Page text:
The twin-engine Bristol Blenheim entered RAF service in 1937, replacing obsolete aircraft such as the Hawker Hind biplane. But the Blenheim itself quickly became obsolete, having only one moveable gun and being unable to outpace the fast enemy fighters. Blenheim crews carried out many daring daylight attacks on shipping and land targets but suffered very heavy losses.
The single-engine Fairey Battle was an obsolete aircraft even before it flew its first operational mission for the RAF. Slow, with just one defensive gun, Battles were easy prey for fast German single-seat fighters like the Messerschmitt 109. However RAF Bomber Command crews fought courageously to try to halt the German advance through the Low Countries of Holland, Belgium and Luxembourg, winning two Victoria Crosses but suffering heavy casualties.
The American built Boston was a useful twin-engine light bomber which replaced the Blenheim and was itself eventually replaced by the Mosquito.
The Lockheed Ventura was not a successful aircraft for Bomber Command. The American built twin-engine light bomber was outdated by the time it joined the RAF in 1942 at a time when the hugely successful Mosquito was becoming operational.
The De Havilland Mosquito was a completely radical design idea: A light-weight wooden bomber with no defensive guns, relying on outright speed from its two Rolls-Royce Merlin engines to escape enemy fighters. The result was the highly successful ‘Wooden Wonder’. With just a two-man crew it was able to carry a 4,000 lb bomb to Berlin – yet because of its wooden construction it could be partially assembled by carpenters and joiners and not use valuable factory space and metal supplies needed for conventional aircraft production.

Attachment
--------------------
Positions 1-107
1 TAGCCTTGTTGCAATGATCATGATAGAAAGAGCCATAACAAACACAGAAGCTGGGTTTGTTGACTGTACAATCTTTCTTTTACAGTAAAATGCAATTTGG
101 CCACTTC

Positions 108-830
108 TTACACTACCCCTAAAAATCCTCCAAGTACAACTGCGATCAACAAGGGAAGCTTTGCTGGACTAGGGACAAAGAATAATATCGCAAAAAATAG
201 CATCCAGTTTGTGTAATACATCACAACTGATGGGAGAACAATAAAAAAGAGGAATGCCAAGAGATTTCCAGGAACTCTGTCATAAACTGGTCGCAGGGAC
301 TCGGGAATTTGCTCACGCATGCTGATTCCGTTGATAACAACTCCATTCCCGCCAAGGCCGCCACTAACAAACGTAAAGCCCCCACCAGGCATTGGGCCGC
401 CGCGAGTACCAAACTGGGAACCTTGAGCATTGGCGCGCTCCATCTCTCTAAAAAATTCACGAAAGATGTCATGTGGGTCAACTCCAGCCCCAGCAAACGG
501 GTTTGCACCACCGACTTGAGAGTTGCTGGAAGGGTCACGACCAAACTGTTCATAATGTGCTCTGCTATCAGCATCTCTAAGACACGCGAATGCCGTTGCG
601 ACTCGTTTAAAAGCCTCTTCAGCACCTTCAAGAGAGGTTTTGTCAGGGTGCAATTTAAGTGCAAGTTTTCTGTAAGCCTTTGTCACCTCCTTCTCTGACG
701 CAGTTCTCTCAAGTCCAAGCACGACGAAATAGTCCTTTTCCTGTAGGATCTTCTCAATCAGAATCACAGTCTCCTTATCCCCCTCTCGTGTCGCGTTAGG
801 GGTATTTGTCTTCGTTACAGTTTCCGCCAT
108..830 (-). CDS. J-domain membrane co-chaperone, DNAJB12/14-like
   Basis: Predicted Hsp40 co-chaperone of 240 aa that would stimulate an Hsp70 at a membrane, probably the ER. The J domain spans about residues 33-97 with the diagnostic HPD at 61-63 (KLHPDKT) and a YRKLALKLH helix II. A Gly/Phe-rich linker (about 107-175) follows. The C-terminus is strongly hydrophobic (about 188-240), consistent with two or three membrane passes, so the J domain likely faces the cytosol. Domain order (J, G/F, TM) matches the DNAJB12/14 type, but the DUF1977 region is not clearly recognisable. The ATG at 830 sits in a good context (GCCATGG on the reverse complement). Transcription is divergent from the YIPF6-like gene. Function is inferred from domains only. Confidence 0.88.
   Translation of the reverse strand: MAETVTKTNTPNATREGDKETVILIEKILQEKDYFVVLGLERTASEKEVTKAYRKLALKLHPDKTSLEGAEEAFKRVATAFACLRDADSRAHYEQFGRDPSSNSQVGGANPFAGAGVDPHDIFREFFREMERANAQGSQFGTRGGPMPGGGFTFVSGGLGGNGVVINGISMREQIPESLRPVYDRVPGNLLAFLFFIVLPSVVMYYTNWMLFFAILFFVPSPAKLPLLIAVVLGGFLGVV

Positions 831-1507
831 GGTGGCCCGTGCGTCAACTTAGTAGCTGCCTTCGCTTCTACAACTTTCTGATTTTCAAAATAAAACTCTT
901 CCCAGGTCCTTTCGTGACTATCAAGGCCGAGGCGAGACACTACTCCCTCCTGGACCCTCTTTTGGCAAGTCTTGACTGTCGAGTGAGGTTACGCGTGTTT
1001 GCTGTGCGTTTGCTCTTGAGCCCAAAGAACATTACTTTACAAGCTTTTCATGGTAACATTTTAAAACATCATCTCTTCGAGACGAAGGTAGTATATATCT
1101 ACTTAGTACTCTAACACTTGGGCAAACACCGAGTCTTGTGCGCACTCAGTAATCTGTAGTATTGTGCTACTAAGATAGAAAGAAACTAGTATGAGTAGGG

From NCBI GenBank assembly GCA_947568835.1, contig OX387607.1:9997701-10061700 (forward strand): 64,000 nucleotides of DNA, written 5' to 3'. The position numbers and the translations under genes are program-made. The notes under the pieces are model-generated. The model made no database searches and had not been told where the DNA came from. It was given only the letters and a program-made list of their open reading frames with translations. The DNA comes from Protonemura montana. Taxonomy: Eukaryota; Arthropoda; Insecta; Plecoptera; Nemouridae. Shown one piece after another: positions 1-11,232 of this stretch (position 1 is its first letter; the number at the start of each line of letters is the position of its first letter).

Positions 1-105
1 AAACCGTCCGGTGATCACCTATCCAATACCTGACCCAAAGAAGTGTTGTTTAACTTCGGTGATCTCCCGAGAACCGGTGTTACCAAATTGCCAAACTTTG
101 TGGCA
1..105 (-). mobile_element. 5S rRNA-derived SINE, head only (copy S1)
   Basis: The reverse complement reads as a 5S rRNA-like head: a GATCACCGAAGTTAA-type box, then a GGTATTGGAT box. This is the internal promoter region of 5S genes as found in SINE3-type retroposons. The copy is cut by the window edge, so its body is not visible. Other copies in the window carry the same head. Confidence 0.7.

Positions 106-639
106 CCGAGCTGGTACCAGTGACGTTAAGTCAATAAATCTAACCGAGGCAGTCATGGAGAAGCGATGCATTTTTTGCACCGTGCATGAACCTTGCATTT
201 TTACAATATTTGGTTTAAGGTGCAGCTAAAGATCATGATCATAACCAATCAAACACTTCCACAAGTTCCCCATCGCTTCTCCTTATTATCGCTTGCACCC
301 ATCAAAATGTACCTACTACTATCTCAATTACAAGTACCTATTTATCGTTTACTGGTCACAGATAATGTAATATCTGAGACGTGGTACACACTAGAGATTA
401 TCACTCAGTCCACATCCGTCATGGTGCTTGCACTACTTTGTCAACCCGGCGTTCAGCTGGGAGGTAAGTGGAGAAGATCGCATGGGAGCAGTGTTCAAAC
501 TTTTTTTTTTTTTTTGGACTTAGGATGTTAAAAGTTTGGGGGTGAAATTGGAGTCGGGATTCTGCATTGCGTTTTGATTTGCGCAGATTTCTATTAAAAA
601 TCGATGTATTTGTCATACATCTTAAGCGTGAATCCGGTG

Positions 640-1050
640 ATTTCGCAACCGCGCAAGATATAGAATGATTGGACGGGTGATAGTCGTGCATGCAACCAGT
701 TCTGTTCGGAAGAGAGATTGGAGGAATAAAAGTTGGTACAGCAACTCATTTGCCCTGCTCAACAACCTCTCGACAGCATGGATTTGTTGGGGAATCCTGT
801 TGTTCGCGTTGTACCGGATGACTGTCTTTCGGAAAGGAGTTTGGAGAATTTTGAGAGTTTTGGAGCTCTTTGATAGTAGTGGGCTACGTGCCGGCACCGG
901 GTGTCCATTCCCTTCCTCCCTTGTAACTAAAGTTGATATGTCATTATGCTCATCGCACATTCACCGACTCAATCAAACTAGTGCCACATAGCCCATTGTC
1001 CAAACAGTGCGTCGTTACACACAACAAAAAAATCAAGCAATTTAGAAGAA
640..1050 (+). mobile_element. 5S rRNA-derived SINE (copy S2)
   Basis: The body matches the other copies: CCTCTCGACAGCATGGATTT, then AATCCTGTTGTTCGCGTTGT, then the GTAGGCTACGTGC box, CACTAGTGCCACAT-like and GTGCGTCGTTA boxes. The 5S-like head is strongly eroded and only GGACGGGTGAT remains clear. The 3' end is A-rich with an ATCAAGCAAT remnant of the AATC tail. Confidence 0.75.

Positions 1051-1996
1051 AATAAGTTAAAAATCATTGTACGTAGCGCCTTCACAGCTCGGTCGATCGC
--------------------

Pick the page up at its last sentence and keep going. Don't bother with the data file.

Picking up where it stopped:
The single-engine Lysander was designed for army co-operation and was also used for air-sea rescue, target tugs and liaison duties. It could manage a remarkably short take-off and landing run of 150 yards. This made it perfect for hazardous top-secret operations by Bomber Command to drop off and pickup agents in enemy-occupied Europe. The Lysander pilots would fly at night to pre-arranged points, normally in northern France, look for faint torch signals, then land in unfamiliar, unlit fields for a few seconds, hoping the shadowy figures that approached were Resistance fighters and not German soldiers. Within moments the pilot would take off again, never knowing the identity of the passengers.
The twin-engine Whitley entered RAF service in 1936 and was the RAF’s first ‘heavy bomber’. It was capable of carrying up to 7,000 lbs of bombs and had a range of up to 1650 miles. However it was slow and notoriously cold and uncomfortable for its crews and became known as the ‘Flying Coffin’.
The Hampden was an early design that first flew in 1936. Twin-engined and with a crew of four, it was popular with pilots because it handled well, but like other bombers of its time was vulnerable to enemy fighters and transferred from daylight to night operations. The Hampden was particularly suited for the valuable role of mine-laying at sea and many enemy ships were sunk as a result.